News & Resources

#MakingWaves: Staff Profile on Eli Feghali

Dec 31, 2018 | News & Updates

Hey, its Sachie, Membership Engagement Manager at NEC, I’m honored to be writing about my colleague, Eli, Interim Co-Director, as part of NEC’s #MakingWaves fundraising campaign. You can chip in today to change the current!

“I’m an immigrant. My family came to this country from Lebanon in the late 1980s to escape civil war. We saw first-hand what systemic collapse looks like. It looks like death, it looks like war, it looks like families being separated. It also looks like people taking care of each other, being really brave, and risking their lives to try to survive and build a better future for themselves and their families. My story is not uncommon. It’s the story of so many migrants all over the world. I do this work because I want to live in a world where people don’t have to do that anymore; where people don’t have to risk their lives and leave their homelands and their families due to violence — whether it’s economic violence or physical violence — and I believe solidarity economies are critical to reaching that world." -Eli Feghali, NEC Co-Director


Eli Feghali was first drawn to community organizing because of values passed down to him from his family: “I was taught that no one– not even one person– should have to live in poverty. Any system that forces people into living in poverty, is not right” He says, “I hate when people say the system is broken. It’s not. It’s designed to produce poverty and inequality. It’s set up to funnel money from the masses of people to a small number of wealthy and powerful elites. That’s why we need systemic change”

As a student at Vanderbilt University, Eli learned how to turn his anger at the system into something productive. Inspired by a seminar on “nonviolent struggle” taught by Rev. James Lawson, a renowned U.S civil rights leader, Eli started organizing for economic and migrant justice on campus and in the community. He adds, “Working for the rights of immigrants and refugees across Tennessee was a massive honor and learning experience for me. I didn’t realize it then, but we were on the frontlines of the right-wing extremist uprising that we’re seeing manifest all over our country today.

Eli moved back home to Boston in 2010 to be closer to his family, where he was soon pulled into the whirlwind that was Occupy Wall Street. “I was part of the movement in Boston. It was my first experience with a mass popular uprising and it was absolutely transformative for my personal growth as someone eager to learn how to make change happen in my community,” he says. “I discovered for myself the power and the history of direct action. I learned for the first time about cooperatives, participatory democracy, and many of the ideas that are now the focus of my work at NEC. I also met people who would become some of most closest friends and community in Boston.”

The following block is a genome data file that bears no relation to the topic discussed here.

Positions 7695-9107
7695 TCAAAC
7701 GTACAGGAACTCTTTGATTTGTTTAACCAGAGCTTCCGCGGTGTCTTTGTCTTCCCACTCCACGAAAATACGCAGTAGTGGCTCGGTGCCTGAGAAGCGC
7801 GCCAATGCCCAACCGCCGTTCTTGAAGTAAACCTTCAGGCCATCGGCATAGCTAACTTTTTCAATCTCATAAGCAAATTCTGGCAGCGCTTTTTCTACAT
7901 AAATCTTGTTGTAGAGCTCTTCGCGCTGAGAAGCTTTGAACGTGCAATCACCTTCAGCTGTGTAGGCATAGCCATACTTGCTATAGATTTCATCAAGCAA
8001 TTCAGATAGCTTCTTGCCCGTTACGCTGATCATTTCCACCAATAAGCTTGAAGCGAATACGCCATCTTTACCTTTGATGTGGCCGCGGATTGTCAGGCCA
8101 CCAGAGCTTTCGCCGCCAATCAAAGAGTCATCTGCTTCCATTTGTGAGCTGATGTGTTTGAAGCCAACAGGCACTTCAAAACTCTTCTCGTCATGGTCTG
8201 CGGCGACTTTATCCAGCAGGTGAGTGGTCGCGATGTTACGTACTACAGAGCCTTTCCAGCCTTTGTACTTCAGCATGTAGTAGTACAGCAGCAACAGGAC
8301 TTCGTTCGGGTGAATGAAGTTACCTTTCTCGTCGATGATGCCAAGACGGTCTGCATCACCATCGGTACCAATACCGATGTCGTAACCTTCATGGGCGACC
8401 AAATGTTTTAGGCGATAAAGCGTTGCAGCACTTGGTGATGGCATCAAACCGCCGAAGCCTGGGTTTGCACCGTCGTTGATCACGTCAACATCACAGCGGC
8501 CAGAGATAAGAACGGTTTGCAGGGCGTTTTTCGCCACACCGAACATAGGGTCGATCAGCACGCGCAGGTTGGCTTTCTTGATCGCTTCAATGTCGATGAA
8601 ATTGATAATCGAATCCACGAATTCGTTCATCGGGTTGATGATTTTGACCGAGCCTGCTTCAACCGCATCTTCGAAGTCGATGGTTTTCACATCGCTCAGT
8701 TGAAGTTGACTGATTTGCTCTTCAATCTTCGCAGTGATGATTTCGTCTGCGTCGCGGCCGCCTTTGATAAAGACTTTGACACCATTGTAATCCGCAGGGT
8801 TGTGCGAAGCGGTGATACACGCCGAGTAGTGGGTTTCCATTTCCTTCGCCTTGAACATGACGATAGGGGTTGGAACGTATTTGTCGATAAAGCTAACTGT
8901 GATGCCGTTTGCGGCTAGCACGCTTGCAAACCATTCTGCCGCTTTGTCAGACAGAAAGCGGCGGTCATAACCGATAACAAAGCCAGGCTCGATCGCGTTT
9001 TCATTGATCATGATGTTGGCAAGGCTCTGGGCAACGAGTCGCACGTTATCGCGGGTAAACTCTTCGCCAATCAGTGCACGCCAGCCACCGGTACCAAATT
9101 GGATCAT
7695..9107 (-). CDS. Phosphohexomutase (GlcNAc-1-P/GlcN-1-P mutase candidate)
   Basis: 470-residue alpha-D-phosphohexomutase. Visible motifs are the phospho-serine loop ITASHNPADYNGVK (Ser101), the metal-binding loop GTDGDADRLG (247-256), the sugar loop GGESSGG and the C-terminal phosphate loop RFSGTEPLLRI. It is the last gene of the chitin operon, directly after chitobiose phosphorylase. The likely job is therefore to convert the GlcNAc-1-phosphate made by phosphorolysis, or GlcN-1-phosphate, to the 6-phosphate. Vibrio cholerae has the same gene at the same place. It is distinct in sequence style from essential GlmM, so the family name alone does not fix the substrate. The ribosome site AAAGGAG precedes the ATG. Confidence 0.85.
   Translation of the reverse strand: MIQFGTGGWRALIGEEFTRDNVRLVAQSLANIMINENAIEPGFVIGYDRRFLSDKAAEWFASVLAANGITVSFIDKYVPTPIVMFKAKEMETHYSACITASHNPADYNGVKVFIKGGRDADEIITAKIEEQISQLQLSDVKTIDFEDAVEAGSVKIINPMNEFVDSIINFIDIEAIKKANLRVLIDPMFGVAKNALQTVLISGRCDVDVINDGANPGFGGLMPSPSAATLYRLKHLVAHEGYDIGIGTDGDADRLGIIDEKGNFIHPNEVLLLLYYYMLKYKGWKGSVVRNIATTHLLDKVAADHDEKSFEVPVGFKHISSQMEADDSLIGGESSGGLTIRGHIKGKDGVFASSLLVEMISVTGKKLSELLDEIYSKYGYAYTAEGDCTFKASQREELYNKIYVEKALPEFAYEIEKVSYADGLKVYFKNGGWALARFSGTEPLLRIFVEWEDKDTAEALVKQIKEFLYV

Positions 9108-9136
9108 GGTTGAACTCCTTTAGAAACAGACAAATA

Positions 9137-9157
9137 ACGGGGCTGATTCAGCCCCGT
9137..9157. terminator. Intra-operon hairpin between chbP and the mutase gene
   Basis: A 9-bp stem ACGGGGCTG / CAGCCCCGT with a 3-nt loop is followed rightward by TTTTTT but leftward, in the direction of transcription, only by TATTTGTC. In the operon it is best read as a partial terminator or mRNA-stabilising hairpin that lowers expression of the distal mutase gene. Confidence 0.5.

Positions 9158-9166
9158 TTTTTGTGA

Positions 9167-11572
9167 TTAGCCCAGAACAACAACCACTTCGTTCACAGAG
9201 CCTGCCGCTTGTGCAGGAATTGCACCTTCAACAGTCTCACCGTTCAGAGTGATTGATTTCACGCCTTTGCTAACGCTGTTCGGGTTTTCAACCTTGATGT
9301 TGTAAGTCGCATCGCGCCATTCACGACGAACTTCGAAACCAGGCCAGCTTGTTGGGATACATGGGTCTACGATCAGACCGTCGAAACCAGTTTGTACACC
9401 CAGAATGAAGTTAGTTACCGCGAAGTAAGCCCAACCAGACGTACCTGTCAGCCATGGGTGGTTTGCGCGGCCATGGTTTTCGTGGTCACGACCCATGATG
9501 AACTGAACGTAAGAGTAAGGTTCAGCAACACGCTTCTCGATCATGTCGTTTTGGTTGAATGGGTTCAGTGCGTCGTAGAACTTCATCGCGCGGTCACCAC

At the same time, Eli learned a lot from Occupy’s limitations and setbacks: “Many of us, myself included, really struggled with how to organize internally for a strategy that would move us beyond the symbolism of the encampments to actually contesting for power and changing the institutions and structures we were rallying against.”

One of the most popular chants when we were in the streets was, ‘We are unstoppable. Another world is possible.’ Toward the end of the movement, I remember asking myself ‘what do we mean by that?’ It seemed to me that we needed a clearer vision of what that other world looked like.”  

Inspired by the history of cooperatives and the solidarity economy, Eli became convinced that if our social movements were serious about winning, we needed to not only need to fight the forces that harm our communities, but also build visionary alternatives and learn how to govern ourselves. “Progressives have been too focused on what is politically possible given the existing conditions, and not focused enough on presenting people with a bold and compelling vision that changes the terrain of what’s possible,” he said.

Over the course of Eli’s six years at the New Economy Coalition, the organization has transitioned from a think tank to a network of 213 organizations that are building the power of the solidarity economy movement in the US. He states, “NEC members are modeling the ‘other world’ by building it now. Across the country, our members are organizing co-ops, land trusts, public banks, and other community-controlled projects that shift ownership and wealth from the 1% to the everyday people. Those models and policies point the way toward a new system, a new economy.”

Eli believes “Models aren’t enough. We also have to understand and build power. With our allies in other social movements, we have to establish a new common sense about how the economy and society can work for us all.”

If you think this world needs visionary solutions now more than ever, please give what you can and help spread the word about NEC #MakingWaves campiagn. NEC is calling on each of you to support our network and members by helping us raise $100K by 2019!



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